That is because Cameron champions the very economic views held by Republicans in Congress who are frustrating Obama's attempts to govern. Driven by the Tea Party's absolute demand that taxes should not be raised by a cent, the Republican majority in the House of Representatives has ignored Obama's request to borrow half a trillion more dollars to stimulate growth further and brought to an abrupt halt the quotidian give-and-take of civilised political discourse.

It is usual for prime ministers to meet their ideological soulmates in the interstices between formal events but Cameron made no attempt to commune with the Republican leadership on Capitol Hill, nor any of the Republican presidential candidates.

Nor did the PM draw attention to the true "special relationship" he enjoys with his dogmatic allies, the presidential wannabes Mitt Romney, Rick Santorum, Newt Gingrich and Ron Paul. He understands full well that associating with such frauds, flakes and fruitcakes would draw attention in Britain to the black hole at the heart of his experimental economic policy.

Spending time with those who admire and hope to emulate Cameron's example would have reminded voters back home that promising to slash and burn public services does not win elections. It may be far too early to call the November contest but it is telling that after 20 widely watched TV debates in which each Republican candidate has urged the Cameron prescription of small government and paying off the deficit without delay, Obama would, according to New York Times pollsters, still beat Romney, the least scary of the line-up, by 3 points and handily trounce Santorum by 4.

Crazy ideas

The rag, tag and bobtail Republican field is a sharp reminder to Cameron that he, too, failed to be elected. And that had he proposed the major restructuring of society he is now embarked upon and adopted the mean-minded social policies advocated by some of his backbenchers, he would likely have received even fewer votes. He is understandably reluctant to become tainted by the homophobic social conservatism of his American political allies that is scaring off US floating voters and independents.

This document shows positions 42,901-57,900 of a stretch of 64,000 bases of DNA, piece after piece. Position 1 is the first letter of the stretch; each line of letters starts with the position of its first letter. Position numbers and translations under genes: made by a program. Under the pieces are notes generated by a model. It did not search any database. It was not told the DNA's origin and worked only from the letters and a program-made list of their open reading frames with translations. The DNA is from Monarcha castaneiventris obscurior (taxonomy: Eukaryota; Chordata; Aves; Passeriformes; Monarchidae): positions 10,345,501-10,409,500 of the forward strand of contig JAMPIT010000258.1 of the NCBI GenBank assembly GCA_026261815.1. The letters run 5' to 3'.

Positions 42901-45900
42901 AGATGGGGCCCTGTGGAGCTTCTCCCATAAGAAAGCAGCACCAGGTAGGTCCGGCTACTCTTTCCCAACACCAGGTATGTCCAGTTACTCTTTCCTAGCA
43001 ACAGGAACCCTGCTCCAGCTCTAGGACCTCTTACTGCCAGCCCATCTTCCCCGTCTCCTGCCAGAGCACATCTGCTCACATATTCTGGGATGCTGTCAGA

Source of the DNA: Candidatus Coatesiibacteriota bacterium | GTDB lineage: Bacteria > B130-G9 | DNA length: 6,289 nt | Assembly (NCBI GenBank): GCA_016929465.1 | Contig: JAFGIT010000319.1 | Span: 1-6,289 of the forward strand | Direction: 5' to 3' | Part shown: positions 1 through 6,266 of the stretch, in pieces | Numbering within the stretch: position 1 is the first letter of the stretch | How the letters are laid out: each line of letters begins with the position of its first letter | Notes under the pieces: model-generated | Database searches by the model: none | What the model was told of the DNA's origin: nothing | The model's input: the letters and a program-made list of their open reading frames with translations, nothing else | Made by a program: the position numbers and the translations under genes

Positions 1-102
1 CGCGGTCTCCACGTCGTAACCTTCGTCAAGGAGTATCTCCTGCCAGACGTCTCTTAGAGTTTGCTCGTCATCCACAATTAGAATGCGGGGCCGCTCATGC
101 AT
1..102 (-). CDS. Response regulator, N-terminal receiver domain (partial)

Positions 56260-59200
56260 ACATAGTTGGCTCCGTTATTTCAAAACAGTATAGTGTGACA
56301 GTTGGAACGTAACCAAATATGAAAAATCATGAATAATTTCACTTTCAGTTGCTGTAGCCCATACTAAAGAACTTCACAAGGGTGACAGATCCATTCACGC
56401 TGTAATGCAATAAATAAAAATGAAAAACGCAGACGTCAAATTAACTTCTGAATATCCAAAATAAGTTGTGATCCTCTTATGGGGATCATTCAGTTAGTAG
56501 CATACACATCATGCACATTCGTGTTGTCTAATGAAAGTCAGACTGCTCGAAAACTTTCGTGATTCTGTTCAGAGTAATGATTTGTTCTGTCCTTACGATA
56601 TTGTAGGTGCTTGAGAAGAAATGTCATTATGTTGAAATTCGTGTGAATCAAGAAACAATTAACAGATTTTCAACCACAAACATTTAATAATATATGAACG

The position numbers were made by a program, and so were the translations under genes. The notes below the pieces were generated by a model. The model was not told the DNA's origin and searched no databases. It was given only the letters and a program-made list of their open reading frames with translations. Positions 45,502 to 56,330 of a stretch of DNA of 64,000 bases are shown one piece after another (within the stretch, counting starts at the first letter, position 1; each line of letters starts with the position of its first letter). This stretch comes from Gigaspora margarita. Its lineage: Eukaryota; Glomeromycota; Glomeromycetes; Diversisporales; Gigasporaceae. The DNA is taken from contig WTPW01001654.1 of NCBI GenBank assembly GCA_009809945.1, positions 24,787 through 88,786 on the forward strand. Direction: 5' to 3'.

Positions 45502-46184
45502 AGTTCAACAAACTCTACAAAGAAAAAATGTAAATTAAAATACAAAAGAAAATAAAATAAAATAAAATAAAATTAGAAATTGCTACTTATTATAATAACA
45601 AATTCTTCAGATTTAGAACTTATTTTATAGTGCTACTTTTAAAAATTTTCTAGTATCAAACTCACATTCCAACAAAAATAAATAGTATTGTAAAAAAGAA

Among the litany of crazy Republican ideas: Santorum would not just outlaw abortions but allow states to ban contraceptives, too, and he condemns Obama's goal of broadening access to college education as snobbish; Paul would legalise heroin and cocaine - in the interest of freeing the market in all things - while rescinding Lyndon Johnson's civil rights legislation that vastly improved the plight of African Americans; and, among other reactionary positions, Gingrich thinks poor children should be sent out to work.

Breaking bread with a charismatic and compassionate president encourages the notion that Cameron is a decent fellow who is reluctantly obliged to impose austerity as a matter of national emergency. But the Prime Minister must hope against hope that Obama wins in November, for standing shoulder to shoulder with President Romney or, worse, President Santorum would reveal how extreme, shallow and misguided his policies really are.

Nicholas Wapshott's "Keynes Hayek: the Clash that Defined Modern Economics" is published by W W Norton

Nicholas Wapshott’s Keynes Hayek: the Clash That Defined Modern Economics is published by W W Norton (£12.99)

This article first appeared in the 19 March 2012 issue of the New Statesman, The end of socialism